- What is a Bachelor of Laws (LLB) degree? - February 2, 2023
- Which institution offers the best MBA in South Africa - January 20, 2023
- Is a Bachelor of Laws the same as an LLB? - January 18, 2023
Some people seem to think there is a difference between a Bachelor of Laws and an LLB degree, and sometimes also get confused about whether it’s the same thing. Then there are those who don’t really know what the term LLB actually stands for.
This article covers:
- What is the meaning of ‘LLB’?
- Is a Bachelor of Laws the same as an LLB degree?
- Regenesys’ Bachelor of Laws degree
What is the meaning of ‘LLB’?
Abbreviations for academic degrees are often expressed in Latin, the language of instruction in European monastic traditions (there was a time when all studies were undertaken in Latin).
A Bachelor of Laws is a four-year undergraduate law degree. LLB stands for legum baccalaureus, a Latin phrase that translates to bachelor of laws in English.
Then you have the postgraduate Master of Laws degree, often referred to as an LLM – the abbreviation for legum magister (master of laws).
Likewise, the abbreviation PhD – Doctor of Philosophy – is an abbreviation for philosophiae doctor.
Is a Bachelor of Laws the same as an LLB degree?
A Bachelor of Laws is exactly the same thing as an LLB degree. If you are wondering why the abbreviation is LLB, not LB, if it stands for legum baccalaureus, here’s why….
Let’s break down the term legum baccalaure. Law in Latin is lex, a third declension, feminine, noun. The nominative plural of lex is leges, and the genitive plural case, indicating possession, is legum. The legum, therefore, translates to “of laws”. In Latin, when an abbreviated word is in plural form (in this case, laws), the initial letter in the abbreviation is doubled. So the L representing legum becomes LL. The complete abbreviated term, therefore, is LLB, with the B representing baccalaureus, which means “bachelor degree”.
Roman-Dutch law came to South Africa as a result of the occupation of the Cape by the Dutch. When the Netherlands was conquered by Napoleon, the Dutch embraced the Code Napoleon. Nonetheless, Roman-Dutch law remained in use in the Cape. When Napoleon was defeated by the British, they took over administration of the Cape, but again Roman-Dutch Law remained in place. Today Roman-Dutch law is practised in the Republic of South Africa, Namibia, Lesotho, Swaziland, Botswana, and Zimbabwe.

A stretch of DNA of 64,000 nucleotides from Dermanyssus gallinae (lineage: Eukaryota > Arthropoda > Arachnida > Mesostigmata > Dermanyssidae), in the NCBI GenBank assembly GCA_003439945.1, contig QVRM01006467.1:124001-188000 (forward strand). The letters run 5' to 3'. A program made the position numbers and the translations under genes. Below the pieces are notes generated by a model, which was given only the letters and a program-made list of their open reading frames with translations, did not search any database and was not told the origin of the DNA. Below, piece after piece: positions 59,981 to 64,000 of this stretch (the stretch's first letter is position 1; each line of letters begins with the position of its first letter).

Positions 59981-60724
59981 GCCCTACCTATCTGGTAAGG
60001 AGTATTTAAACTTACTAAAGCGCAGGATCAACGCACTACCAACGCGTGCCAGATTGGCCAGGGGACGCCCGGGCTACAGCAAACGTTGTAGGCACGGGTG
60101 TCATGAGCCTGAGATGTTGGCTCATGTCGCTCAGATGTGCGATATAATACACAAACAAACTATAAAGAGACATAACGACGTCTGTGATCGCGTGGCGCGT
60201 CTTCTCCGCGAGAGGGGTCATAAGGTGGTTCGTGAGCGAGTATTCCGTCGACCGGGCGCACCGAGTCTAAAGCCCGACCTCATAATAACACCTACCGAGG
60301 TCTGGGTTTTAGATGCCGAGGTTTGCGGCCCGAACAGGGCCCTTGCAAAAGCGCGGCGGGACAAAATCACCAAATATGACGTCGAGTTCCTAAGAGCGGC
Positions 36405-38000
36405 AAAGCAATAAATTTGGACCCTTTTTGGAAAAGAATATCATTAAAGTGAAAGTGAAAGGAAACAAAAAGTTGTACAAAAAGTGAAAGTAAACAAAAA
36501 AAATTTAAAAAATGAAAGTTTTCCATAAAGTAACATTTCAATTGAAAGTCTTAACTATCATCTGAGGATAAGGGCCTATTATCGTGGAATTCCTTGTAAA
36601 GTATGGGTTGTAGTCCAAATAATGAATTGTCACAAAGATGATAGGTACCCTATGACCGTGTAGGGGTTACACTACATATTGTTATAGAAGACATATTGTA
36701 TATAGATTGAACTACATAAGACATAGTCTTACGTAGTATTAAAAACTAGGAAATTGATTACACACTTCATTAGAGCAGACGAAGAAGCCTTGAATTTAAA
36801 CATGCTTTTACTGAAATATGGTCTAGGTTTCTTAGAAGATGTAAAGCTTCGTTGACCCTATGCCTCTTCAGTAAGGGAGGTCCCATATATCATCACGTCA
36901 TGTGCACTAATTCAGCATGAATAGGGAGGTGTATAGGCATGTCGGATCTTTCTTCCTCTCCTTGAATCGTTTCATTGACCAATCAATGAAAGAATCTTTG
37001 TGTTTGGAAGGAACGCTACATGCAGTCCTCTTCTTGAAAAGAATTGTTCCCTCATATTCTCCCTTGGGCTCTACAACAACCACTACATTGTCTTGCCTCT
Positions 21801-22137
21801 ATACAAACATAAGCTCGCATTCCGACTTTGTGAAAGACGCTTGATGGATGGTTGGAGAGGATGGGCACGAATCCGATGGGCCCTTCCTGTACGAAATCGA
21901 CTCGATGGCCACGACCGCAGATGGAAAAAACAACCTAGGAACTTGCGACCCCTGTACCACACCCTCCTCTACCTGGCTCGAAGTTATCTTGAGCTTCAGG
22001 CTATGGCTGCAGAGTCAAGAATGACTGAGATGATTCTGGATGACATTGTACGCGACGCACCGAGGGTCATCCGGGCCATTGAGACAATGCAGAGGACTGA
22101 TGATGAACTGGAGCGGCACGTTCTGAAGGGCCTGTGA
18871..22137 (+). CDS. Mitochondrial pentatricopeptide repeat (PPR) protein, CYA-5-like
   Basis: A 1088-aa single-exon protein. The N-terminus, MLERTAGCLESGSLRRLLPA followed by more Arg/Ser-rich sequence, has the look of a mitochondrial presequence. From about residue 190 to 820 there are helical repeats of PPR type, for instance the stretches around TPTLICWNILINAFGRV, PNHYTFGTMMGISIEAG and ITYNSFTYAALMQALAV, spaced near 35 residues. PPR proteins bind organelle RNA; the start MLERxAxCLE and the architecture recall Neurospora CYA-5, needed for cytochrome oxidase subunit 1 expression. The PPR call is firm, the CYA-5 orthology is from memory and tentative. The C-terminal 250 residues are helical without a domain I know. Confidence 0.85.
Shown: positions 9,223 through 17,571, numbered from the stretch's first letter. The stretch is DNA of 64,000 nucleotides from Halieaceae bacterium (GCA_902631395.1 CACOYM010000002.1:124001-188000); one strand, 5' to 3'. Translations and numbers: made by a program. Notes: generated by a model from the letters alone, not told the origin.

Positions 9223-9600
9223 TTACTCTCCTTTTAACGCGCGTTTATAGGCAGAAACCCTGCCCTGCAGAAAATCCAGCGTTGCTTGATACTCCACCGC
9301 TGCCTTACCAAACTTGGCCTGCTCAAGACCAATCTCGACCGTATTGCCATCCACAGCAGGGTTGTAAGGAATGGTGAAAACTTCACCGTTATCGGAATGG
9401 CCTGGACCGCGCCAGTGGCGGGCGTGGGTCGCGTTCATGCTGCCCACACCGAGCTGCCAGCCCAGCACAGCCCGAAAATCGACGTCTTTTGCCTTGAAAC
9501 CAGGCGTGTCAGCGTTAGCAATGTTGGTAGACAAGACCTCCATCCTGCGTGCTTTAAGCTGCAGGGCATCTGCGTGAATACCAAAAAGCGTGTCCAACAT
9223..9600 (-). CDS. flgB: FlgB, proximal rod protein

A great deal of legal terminology is Latin-based, so learning and understanding the basics of Latin is useful to law practitioners. An LLB degree provides this knowledge of legal Latin terms, which are covered in a module such as Legal English.
Legal English is the type of English used in legal writing. Much of the vocabulary used in legal writing derives from French and Latin.
The Bachelor of Laws degree from Regenesys, for example, incorporates a first-year module in Legal English, as well as:
- Law of Criminal Procedure I
- Criminal Law I
- Labour Law
- Legal Ethics and Practice
- Environmental Law
- International Business Law
It is no longer compulsory to study Latin as a language in order to complete a law degree.
The Regenesys Bachelor of Laws degree
Regenesys’ law degree provides students with an extensive education for success in a variety of legal roles. It fosters an appreciation of the values and ideals outlined in the Constitution, a thorough comprehension of legal methods and approaches, and the capabilities to be dependable and accountable in academic, professional, and social surroundings.
An LLB degree is useful for those who wish to become legal practitioners in aspects ranging from litigation to constitutional law, and to secure great Bachelor of Law career opportunities.
Choosing a high-quality LLB degree is therefore important, as you need to be sure it will give you the capacity to confront complex matters, interpret common law, case law and statutes, and assess situations with rational acuity.
A great LLB degree will help you build a career to make a great impact in the legal system. You don’t need to be confused about whether or not an LLB is the same as a Bachelor of Laws degree. They are the same thing.